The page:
“So this is my prayer: that your love will flourish and that you will not only love much but well. Learn to love appropriately. You need to use your head and test your feelings so that your love is sincere and intelligent, not sentimental gush. Love a lovers life, circumspect and exemplary, a life Jesus will be proud of: bountiful in fruits from the soul, making Jesus Christ attractive to all, getting everyone involved in the glory and praise of God.” Philippians 1: 9-11(Message)
Celebrate Recovery is more about relational recovery than most people realize. It sounds odd to those who have not attended a group or have experienced working the 12 Steps. Most people I know outside of recovery think 12 Step groups are for the alcoholic or addict. What many don’t know is that 30 percent of attendees at CR are there for addiction, 70 Percent attend for a variety of other life issues. The common thread for all who attend is seeking out our loving God and then redefining relationships. When an addict starts recovery it’s about giving up their relationship with their addiction and starting a new relationship with God in a process that moves them forward. The same is true for people seeking healing from life issues such as co-dependency, abuse, resentment and bitterness, anger, lust, abortion, and hurts that they have not been able to work through or let go of. The variety of issues that people come to CR for is astonishing to me and what is even more amazing is the recovery they have found—praise be to God.
Love and discernment is a much better pairing than love and judgment. I remember many years ago at a couples in recovery retreat Nan and I helped lead one weekend the topic was on love. As we broke out in our discussion group a woman asked me if love is all you need in a marriage. My answer angered her because it wasn’t what she wanted to hear. Of course love is the most important thing in a relationship, Jesus tells us to “Love God and love your neighbor.” But what happens when we do not act out of love, but instead act out in our imperfectness—when we impose our will on others and demand or criticize or judge? What happens when fear rules us and we become a doormat for another’s aggression? We end up hurting others and ourselves.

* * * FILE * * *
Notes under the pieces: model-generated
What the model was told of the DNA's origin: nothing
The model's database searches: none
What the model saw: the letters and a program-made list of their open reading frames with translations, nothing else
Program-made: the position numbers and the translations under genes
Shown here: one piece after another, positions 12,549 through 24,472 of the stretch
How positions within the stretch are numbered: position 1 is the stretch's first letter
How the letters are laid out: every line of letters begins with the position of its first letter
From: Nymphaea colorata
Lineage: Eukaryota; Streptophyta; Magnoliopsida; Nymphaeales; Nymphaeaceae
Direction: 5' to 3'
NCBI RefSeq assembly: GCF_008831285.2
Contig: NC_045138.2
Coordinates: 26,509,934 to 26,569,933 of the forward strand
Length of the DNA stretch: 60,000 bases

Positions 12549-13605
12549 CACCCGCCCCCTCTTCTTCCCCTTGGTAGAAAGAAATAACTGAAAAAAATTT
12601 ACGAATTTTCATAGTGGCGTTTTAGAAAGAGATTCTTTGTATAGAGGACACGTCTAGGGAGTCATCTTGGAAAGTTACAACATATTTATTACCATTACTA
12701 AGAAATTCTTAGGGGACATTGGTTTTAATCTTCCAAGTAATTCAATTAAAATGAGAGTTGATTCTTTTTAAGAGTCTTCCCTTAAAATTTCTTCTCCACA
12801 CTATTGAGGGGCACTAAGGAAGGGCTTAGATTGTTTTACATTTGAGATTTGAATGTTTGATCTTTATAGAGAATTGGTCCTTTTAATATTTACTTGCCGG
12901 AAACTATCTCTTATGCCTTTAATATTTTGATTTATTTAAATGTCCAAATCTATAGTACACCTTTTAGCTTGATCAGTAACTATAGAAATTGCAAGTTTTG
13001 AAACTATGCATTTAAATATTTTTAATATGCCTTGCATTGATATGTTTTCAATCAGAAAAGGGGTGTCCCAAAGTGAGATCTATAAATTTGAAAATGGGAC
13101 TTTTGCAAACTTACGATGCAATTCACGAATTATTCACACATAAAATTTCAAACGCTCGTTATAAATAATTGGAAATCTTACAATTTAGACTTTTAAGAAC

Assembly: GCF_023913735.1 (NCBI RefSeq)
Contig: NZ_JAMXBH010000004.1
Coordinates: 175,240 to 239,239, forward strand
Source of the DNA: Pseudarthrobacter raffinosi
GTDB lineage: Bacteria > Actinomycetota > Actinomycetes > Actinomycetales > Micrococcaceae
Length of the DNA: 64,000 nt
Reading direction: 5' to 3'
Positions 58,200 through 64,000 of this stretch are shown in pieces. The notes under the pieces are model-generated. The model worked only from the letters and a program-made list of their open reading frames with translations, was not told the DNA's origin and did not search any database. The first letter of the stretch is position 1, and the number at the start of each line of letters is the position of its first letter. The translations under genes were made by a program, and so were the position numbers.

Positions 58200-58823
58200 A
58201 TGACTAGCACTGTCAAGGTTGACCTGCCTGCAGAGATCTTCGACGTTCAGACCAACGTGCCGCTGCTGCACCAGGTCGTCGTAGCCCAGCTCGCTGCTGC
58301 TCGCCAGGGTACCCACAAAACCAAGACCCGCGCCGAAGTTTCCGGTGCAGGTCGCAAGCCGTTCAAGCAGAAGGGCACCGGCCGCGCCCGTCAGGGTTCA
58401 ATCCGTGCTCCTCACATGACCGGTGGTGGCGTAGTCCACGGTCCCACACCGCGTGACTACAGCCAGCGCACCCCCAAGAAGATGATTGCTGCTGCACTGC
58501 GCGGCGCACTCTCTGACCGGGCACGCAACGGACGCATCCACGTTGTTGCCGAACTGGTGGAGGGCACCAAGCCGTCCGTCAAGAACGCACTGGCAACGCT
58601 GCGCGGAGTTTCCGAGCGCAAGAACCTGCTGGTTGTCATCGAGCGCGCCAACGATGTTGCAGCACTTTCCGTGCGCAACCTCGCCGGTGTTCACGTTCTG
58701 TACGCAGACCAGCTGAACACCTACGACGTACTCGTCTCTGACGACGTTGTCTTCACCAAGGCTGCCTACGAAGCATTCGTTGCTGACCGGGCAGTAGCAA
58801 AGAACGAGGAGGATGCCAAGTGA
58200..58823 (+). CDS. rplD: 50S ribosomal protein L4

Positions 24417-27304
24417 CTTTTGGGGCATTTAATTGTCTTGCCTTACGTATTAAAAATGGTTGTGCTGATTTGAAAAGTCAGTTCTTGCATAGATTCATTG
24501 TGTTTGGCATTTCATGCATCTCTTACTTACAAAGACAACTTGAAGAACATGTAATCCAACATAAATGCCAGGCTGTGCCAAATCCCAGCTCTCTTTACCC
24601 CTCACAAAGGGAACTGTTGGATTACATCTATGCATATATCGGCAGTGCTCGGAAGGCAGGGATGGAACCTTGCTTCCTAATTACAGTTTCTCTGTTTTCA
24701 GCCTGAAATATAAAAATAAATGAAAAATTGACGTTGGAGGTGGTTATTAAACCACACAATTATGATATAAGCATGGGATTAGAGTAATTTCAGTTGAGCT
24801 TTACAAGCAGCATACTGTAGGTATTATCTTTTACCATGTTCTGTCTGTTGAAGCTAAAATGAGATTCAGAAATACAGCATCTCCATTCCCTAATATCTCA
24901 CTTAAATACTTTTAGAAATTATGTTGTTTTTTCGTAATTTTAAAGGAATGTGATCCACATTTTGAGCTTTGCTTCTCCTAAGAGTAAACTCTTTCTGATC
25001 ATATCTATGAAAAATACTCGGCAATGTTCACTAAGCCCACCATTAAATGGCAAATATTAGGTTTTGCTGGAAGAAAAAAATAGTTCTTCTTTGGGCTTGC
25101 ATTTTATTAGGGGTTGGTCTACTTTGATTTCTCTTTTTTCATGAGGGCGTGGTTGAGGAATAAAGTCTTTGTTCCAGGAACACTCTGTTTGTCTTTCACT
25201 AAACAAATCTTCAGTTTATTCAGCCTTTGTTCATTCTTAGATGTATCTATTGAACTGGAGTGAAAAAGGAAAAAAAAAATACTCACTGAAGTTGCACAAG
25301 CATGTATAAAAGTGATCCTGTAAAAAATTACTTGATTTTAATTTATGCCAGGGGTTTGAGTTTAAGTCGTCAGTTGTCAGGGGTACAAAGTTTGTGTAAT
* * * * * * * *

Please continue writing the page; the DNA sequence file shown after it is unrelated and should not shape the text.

What’s the difference between discernment and judgment? Discernment is to first look in the mirror and accept our own imperfectness; that we are all sinners, we are all flawed. We begin to realize other people are not the enemy; I am my own worst enemy and we need to start there. It is at this point I move from judgment—which is a false sense of superiority—to discernment. Let’s face it, we all have those tough discussions and situations in relationships; when it is done God’s way, the focus is on love and truth—sometimes it still hurts, but caring for someone lovingly is to help them seek the truth that only God can provide. As we experience a growing relationship with Jesus we learn to relate to others in a new and loving way. When we bring a healthier self into all of our relationships, we have better relationships. And for those that are in strained or broken relationships, we have an opportunity to improve them.
God loves you; Jesus died for you; His spirit lives in you! Say Yes to Jesus!
Dana Cramer // Celebrate Recovery at Crossroads
Celebrate Recovery at Crossroads Church Calendar
February 18-24, 2019
Friday, February 22: Testimony Night
- 6pm: Our Hospitality Team is preparing a wonderful dinner for you. Please join us for food and fellowship.
- 6:30pm: Please join us for an hour of worship and a recovery testimony.
- 7:30pm: Open Share Groups.
- 8:30pm: Solid Rock Café